By Joel Hall
On a balmy Thursday evening, scores of families gathered on the lawn of the Historic Clayton County Courthouse to celebrate the third annual Clayton County Marriage and Family Day.
The Clayton County Marriage and Family Initiative -- started three years ago as a covenant among 75 local pastors, judges, and county officials to strengthen the family unit -- used the evening to bring attention to the importance of marriage, and fatherhood in particular.
With Father's Day coming this Sunday, the initiative sponsored an essay contest entitled, "My Dynamite Dad," in which local elementary students from all grade levels were asked to answer, "Why my dad is dynamite."
"We are actually reaching out to fathers and trying to emphasize fatherhood and the importance of fatherhood," said Mimi Holland, chairperson of the Marriage and Family Initiative. "Fathers are so absolutely essential to children growing up healthy mentally, physically, emotionally, and economically."
The winning essays belonged to: Amazing Warren of Anderson Elementary; Abby Meletio, a home school student; Olivia Bryant of East Clayton Elementary; Amanda Roberts of Jackson Elementary; Zaire Baldwin of Jackson Elementary; and Hannah Williams of Arnold Elementary.
The six contest winners read their essays, one by one, praising their fathers for making drool-inducing barbecue, serving in the military, or working more than one job to provide for their needs, among other accolades. Clayton County Commissioner Virginia Gray and Board of Commissioners Chairman Eldrin Bell were present to give words of praise and encouragement to the children and their parents.
"I am just so inspired to see all of these families here tonight," said Gray. "It has been really an inspiration for me to serve on this board with this initiative and all of the planning that we are doing, as far as trying to bring Clayton County back to a place where we can see families who are united."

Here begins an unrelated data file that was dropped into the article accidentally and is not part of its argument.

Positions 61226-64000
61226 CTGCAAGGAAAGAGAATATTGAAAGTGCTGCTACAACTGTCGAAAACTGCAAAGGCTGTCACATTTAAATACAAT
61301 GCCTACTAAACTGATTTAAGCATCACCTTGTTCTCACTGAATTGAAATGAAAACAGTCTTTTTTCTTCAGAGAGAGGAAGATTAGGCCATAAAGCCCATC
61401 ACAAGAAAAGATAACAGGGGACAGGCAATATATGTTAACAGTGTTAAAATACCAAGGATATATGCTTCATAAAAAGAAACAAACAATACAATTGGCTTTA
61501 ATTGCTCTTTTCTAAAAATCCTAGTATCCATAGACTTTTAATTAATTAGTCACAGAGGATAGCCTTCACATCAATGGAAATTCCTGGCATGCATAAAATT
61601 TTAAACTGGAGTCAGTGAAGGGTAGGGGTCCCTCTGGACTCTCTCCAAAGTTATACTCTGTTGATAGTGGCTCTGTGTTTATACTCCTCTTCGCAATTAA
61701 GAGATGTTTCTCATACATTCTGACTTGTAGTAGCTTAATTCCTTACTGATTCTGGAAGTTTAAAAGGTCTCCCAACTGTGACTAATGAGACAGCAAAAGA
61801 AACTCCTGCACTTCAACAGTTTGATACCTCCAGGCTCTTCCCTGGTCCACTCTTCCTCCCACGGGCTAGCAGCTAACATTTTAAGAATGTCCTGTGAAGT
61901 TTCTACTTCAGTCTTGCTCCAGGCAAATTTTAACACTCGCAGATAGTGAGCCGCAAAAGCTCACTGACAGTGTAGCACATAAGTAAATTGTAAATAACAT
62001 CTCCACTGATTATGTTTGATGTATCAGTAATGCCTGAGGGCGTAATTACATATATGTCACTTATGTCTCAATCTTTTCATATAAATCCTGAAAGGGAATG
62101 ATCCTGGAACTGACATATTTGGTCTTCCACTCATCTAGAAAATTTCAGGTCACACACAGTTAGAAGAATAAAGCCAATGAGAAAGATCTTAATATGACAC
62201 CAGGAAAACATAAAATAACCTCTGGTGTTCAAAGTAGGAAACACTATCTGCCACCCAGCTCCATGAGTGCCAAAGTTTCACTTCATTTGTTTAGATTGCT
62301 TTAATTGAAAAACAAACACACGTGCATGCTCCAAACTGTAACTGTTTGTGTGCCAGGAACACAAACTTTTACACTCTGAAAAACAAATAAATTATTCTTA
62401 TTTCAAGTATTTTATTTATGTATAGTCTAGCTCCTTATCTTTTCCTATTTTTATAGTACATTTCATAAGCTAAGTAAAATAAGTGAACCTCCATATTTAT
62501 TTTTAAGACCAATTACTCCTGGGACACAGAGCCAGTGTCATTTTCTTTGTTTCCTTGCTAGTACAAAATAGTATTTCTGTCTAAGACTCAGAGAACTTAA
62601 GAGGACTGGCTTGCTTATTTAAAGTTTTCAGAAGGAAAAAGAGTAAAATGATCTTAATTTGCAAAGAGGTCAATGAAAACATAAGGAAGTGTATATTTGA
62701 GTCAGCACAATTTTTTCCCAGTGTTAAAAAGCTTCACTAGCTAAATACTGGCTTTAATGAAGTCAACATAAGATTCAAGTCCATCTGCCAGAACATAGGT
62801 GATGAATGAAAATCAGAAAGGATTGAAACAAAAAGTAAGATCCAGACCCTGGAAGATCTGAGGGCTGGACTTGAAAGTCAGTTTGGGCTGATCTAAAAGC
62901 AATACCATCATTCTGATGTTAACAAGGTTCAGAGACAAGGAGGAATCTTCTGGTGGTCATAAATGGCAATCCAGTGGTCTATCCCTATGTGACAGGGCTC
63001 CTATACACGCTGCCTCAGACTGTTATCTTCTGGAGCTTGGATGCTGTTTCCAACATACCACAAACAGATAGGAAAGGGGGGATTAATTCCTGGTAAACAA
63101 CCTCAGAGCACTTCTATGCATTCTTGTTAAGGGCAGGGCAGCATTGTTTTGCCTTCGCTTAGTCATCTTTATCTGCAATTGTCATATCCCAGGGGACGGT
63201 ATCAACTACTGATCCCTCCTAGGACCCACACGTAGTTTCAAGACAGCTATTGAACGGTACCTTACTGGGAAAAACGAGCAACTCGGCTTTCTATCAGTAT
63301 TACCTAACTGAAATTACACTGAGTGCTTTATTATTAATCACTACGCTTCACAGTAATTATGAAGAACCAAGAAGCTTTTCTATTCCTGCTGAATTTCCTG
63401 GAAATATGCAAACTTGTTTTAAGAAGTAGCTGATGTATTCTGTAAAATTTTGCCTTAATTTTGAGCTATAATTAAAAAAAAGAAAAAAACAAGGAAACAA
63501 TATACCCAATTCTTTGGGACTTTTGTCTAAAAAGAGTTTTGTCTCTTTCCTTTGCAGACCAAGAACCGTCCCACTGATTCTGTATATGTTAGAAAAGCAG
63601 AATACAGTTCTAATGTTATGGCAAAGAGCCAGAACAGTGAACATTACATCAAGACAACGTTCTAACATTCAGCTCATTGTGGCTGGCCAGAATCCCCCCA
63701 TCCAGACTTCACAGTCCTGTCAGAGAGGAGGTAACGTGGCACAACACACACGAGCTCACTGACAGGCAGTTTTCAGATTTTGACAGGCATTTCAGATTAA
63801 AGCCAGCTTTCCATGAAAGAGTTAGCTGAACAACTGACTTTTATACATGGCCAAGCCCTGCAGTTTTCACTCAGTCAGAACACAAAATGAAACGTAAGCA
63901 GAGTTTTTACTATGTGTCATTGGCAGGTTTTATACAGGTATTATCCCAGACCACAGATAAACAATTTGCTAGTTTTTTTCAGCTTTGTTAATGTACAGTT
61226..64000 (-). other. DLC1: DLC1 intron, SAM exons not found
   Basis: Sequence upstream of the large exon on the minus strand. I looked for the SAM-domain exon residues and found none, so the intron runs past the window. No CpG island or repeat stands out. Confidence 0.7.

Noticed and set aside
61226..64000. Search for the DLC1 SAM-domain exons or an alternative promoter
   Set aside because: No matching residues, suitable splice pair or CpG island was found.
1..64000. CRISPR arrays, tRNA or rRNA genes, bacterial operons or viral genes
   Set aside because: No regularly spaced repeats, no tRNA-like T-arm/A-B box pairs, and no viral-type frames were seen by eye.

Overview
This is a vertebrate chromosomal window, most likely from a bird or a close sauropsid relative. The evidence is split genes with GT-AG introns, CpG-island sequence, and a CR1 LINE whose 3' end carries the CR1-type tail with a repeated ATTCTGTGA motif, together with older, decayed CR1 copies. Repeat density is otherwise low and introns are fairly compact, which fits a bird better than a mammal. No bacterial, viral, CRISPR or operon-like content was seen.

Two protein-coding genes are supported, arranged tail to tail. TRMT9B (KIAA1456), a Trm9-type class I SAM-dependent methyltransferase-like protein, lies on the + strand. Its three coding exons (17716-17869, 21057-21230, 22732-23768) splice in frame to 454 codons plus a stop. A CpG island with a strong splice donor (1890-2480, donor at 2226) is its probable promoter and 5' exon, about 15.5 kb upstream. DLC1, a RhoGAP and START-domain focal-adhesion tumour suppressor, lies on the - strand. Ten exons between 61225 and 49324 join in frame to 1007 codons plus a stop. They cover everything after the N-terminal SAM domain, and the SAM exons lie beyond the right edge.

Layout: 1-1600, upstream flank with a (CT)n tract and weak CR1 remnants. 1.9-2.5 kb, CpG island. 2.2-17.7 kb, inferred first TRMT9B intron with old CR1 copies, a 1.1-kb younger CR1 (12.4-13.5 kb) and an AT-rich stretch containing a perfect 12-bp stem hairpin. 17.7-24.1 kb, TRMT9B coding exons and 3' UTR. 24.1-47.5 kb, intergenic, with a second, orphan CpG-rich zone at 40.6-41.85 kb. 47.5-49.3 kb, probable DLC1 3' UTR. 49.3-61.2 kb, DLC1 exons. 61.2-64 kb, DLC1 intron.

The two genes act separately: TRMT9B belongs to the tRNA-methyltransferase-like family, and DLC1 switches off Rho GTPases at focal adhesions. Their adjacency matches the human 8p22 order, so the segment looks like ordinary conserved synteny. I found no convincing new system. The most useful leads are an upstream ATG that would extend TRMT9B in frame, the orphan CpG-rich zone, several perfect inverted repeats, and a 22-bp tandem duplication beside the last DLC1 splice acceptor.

"Divorce and separation often visit our lives, but it does not prevent you from being a family," said Bell. "If we are, as a society, to be more than a footnote in the future history books, we must rededicate ourselves to the whole notion of family."
Winnie Baldwin, of Morrow, accepted an award on behalf of her daughter, Zaire, who wrote the essay about her father, Herman Green. Green and Baldwin have been separated for the majority of Zaire's life, but the love Zaire and her father have for one another is clearly important.
"I'm really proud of the relationship she has maintained with her father," said Baldwin. "It means a lot to both of us that she still acknowledges him, even though we aren't together. They've always maintained that close relationship. It's almost the flip side of what is happening here.
"When parents move on, it's important for them [children] to keep in touch with their biological parents," Baldwin continued. "We try to do our best to let her know that, even though I am with somebody else and he is with somebody else, we still love her the same."
Anthony Bryant's daughter, Olivia, wrote one of the winning essays. A part-time student and systems administrator at a patient advocate service in Buckhead, Bryant is the father of four girls and two boys, aged 10, nine, seven, six, four, and two.
He urged new fathers not to give up on their families.
"A lot of problems arise because the parents might not be there for any reason," said Bryant. "Whenever I think about quitting, I always think of them."